Teaching is a serious affair, as we are seeking to shape the soul of a child. We know of Christ’s warning that to lead a child astray brings quite serious consequences for the deceiver. We also know that educating children is the future of our families, the church, of civilization. We are raising up the next generation. What’s at stake? The soul of a child (and apparently the teacher). The soul of civilization.
What’s more, education is hard work, and we work with students who often would rather not be subject to authority, discipline, and teaching. We must ask students to do what they might not otherwise choose to do on their own. It is no easy task, this teaching enterprise, and James warn us that those who teach will be held accountable.
Consider how defenseless a small child is. Erasmus (from his book On Education for Children) points out that in contrast to the animals, our offspring are born and remain quite vulnerable. Erasmus notes that animals are after birth quickly equipped to live independently “with swiftness of foot, keenness of sight, strength of massiveness of body, coverings of fur, or the protection of scales, plates, horns, claws or poison,” while man alone is “created weak, naked and defenseless.” Whereas the animals by instinct (whatever that is) can build nests or hives, or store up food in a hole in the ground (ants), “man cannot eve eat, walk, or speak without instruction.”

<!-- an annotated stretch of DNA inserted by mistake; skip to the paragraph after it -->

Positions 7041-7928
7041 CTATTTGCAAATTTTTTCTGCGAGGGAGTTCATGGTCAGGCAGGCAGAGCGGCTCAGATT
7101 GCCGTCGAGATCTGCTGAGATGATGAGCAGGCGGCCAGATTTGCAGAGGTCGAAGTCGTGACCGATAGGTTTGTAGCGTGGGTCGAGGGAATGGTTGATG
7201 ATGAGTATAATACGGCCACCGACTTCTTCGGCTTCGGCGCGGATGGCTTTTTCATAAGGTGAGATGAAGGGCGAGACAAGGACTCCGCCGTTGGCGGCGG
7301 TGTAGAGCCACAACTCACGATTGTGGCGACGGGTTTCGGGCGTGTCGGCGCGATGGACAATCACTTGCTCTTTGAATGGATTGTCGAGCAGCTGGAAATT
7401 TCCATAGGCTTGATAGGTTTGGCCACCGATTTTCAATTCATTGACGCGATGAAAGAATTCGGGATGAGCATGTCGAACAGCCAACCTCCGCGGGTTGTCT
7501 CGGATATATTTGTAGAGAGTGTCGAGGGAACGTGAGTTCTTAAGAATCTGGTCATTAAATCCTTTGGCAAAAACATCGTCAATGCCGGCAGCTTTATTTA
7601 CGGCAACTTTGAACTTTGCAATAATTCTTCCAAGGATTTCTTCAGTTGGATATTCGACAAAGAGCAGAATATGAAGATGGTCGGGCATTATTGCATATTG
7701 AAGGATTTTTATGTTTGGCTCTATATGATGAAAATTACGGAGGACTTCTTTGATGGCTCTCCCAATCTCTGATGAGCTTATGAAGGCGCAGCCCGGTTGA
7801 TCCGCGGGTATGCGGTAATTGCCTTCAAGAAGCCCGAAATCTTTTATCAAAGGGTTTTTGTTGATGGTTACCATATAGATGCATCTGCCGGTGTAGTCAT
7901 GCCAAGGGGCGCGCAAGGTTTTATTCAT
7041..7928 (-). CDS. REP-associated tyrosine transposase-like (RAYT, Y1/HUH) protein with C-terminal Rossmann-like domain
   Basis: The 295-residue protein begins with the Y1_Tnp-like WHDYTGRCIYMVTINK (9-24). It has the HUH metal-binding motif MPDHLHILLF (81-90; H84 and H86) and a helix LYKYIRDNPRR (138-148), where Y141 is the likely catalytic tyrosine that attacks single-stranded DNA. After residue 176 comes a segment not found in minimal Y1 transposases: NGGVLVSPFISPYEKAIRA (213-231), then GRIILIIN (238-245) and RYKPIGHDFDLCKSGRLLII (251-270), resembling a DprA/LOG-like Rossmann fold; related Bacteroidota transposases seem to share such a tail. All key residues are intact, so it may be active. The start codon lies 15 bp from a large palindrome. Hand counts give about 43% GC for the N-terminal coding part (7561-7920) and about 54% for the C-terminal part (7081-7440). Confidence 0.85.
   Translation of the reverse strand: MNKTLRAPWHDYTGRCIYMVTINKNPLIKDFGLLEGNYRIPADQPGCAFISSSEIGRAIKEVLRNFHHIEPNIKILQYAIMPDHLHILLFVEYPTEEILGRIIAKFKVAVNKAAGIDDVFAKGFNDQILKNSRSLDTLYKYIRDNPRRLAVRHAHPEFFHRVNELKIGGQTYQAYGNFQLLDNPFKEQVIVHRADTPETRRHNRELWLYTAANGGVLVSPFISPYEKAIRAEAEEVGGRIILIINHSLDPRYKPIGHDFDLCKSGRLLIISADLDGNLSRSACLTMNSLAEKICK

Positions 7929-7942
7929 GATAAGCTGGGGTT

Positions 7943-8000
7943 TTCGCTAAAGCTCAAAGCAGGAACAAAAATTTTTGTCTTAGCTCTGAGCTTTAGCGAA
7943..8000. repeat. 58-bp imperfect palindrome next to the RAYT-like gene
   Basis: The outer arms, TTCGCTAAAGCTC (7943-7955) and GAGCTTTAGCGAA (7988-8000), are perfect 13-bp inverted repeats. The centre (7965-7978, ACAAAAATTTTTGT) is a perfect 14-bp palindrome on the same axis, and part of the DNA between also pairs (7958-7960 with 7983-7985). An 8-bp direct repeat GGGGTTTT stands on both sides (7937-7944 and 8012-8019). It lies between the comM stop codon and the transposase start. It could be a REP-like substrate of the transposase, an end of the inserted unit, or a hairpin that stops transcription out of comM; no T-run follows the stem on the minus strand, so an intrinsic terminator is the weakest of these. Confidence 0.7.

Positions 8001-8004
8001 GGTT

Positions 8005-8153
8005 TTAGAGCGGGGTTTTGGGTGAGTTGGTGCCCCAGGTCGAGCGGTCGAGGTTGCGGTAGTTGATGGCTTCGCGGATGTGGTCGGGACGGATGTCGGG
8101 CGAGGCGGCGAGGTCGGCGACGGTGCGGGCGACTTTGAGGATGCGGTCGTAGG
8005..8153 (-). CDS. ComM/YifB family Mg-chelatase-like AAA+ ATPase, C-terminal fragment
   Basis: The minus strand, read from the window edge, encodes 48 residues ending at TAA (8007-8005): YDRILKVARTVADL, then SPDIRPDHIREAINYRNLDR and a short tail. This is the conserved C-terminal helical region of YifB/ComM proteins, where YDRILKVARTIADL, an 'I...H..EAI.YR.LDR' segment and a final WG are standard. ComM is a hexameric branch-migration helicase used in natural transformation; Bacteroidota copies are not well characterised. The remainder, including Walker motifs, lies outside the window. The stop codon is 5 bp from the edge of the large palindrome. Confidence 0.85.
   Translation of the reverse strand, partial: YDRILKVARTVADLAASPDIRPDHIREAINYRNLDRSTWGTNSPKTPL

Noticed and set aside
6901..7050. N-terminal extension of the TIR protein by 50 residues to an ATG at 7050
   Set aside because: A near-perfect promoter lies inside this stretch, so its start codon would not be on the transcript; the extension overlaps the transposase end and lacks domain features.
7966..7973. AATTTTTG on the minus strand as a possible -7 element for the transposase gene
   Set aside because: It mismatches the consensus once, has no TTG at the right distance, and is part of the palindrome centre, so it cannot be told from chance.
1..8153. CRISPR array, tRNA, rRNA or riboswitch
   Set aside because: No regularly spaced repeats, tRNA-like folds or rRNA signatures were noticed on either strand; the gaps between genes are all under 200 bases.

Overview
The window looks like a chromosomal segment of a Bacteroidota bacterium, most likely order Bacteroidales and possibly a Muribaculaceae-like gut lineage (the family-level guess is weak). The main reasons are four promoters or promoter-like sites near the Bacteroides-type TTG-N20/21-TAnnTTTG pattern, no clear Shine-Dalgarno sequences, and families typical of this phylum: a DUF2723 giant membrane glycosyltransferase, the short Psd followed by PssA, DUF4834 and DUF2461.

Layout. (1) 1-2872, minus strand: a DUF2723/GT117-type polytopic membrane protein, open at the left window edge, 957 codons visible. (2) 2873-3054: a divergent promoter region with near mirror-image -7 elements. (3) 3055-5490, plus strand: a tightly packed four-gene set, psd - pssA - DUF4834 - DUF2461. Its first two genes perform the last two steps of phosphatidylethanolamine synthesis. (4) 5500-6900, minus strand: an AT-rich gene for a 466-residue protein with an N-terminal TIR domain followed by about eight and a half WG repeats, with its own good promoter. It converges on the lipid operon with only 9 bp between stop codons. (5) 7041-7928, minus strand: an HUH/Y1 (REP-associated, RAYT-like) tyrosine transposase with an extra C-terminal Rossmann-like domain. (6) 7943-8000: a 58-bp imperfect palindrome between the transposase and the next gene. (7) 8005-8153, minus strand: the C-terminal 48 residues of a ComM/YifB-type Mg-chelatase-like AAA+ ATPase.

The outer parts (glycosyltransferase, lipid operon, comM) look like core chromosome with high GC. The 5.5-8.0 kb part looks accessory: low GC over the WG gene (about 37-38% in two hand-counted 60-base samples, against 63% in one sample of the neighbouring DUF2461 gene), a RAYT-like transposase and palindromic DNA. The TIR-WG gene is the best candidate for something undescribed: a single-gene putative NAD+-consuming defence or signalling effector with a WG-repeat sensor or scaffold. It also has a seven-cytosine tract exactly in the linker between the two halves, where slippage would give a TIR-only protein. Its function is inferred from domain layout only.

Erasmus asks, “So what can we expect of man? He will most certainly turn out to be an unproductive brute unless at once and without delay he is subjected to a process of intensive instruction.”
So perhaps education is indeed a weighty endeavor. However, weighty matters bring with them their dangers. Serious tasks tend to make serious men. Important matters tempt men into men of importance. In other words grave tasks can be the death of us, since the one who becomes self-important must soon learn to die to himself. The very gravity of our work can rob the levity of our souls.
Once again, I must trot out Chesterton, who understood this paradox (and so many others). Chesterton says that a man should take his mission but not himself seriously. He also says notes that “the devil fell from the force of gravity” and that “angels can fly because they take themselves lightly.”
Angels, we can assume, are conducting serious business, but they fly and are full of joy. Without taking time to explore the inner working of our own souls, can we at least ask ourselves, “Do I fly when I teach?” Or am I a somber presence in the classroom, teaching weighty matters and weighing down all the students?
Some of my readers will know that I am an ardent advocate of “restful learning” or scholé. The serious teacher may seem at rest, like a stone is at rest, but he is not restful, not full of the kind of contentment and satisfaction that we know when we are truly refreshed by our engagement with something truly good and beautiful. Nor should we neglect the pang of longing that is also mingled with our satisfaction, for we are not like the angles, we have not beheld the face of God. For we humans to rest, we still must endure longing, the awareness that not all is right nor perfectly good—yet. So we cannot fly like the angels, we are still tied down by that which made us fall. But can our spirits soar?
Even our fall gives us every reason to take ourselves lightly.